New Mexico Child Custody Grounds for Termination of Custodial Rights

By Kara Chance
There are three grounds that courts consider in terminating child custody.

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A court order that terminates custodial rights can have a permanent effect on families. A termination order means that a parent no longer has the right or responsibility to custody of a child. In New Mexico, there are three grounds which the court considers before issuing termination: abandonment, ongoing abuse or neglect, and relationship with another caregiver. If the court finds that one of these grounds is met, it may order termination.

Abandonment

A court can terminate child custody if the parent abandons the child. Abandonment is parental conduct that implies a conscious disregard for the obligations owed by a parent to a child. The New Mexico Child Abuse and Neglect statute defines abandonment as: leaving a child with others, including another parent, without money and without communication for a prolonged period. If the child is under six years old, this prolonged period is three months. If the child is older than six years, than a parent cannot be gone more than six months or else he has abandoned his child.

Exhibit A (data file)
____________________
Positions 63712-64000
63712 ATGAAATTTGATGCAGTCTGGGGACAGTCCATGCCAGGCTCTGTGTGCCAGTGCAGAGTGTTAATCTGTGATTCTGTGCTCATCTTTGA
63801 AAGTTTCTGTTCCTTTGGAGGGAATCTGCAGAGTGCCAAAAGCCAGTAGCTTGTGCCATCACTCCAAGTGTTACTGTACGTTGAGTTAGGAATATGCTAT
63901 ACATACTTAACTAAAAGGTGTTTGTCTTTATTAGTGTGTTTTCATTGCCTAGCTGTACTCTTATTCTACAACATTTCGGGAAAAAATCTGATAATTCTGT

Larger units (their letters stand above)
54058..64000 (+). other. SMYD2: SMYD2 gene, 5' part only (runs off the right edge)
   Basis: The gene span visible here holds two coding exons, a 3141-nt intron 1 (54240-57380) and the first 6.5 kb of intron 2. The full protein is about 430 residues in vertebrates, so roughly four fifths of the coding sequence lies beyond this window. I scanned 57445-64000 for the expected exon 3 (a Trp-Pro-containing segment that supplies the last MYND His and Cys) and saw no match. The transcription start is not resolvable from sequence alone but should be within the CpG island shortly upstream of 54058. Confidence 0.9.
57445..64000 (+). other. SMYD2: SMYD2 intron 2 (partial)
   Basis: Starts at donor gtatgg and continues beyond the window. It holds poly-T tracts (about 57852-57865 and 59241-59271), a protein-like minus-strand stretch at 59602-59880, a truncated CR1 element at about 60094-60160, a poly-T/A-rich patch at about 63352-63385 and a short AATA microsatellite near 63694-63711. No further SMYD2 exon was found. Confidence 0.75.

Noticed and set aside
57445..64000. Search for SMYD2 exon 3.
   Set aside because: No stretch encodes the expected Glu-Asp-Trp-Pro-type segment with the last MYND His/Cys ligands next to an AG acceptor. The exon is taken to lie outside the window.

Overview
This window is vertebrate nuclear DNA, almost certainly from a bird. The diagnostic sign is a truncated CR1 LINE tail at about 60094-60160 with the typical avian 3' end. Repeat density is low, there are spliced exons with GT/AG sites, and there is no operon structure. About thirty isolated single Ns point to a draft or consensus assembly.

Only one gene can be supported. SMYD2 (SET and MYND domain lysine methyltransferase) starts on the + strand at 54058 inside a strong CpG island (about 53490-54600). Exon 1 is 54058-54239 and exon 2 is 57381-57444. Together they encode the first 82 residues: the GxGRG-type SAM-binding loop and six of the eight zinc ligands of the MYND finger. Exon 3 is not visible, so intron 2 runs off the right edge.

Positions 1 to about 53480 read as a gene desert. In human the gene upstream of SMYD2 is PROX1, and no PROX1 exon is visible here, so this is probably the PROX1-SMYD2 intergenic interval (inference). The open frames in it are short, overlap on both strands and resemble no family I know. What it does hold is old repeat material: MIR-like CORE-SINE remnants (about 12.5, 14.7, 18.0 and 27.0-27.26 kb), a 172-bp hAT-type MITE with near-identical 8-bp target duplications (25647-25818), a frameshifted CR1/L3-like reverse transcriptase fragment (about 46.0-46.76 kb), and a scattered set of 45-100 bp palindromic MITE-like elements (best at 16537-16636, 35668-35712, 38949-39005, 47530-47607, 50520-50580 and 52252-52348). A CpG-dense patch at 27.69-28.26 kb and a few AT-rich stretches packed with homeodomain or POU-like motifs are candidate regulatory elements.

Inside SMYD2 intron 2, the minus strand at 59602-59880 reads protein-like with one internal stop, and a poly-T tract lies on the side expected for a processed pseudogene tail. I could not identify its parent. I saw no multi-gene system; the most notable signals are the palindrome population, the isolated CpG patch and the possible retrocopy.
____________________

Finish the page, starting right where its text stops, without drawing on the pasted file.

Ongoing Abuse or Neglect

The second grounds for termination is ongoing abuse or neglect of the child. To prove these grounds, a person making a termination request must offer evidence showing that the child is being harmed by the parent. The petitioner must also show that attempts that were made by either New Mexico or some other qualified person to fix the conditions leading to the abuse and neglect. If, despite these efforts, the parent failed to make changes, the court will order termination.

Bond with Another Caregiver

The third ground for termination in New Mexico is called the “foster parent bonding” ground. The court may terminate parental rights when a child has been placed in the care of others, including relatives, for an extended period of time. If a bond grows between them, parental custody might be terminated. The court considers the length of time of the relationship, whether the natural parent-child relationship has ended, and whether the child prefers to live with the new family.

About the Author

Based in San Francisco, Kara Chance is currently a researcher and legal assistant. She started writing professionally in 2002, and her articles have appeared in "Business Wire," "Ecology Law Quarterly" and the "Daily O'Collegian." She has a Master of Arts in English from University College-Dublin, and a Bachelor of Arts in literature from Oklahoma State University.

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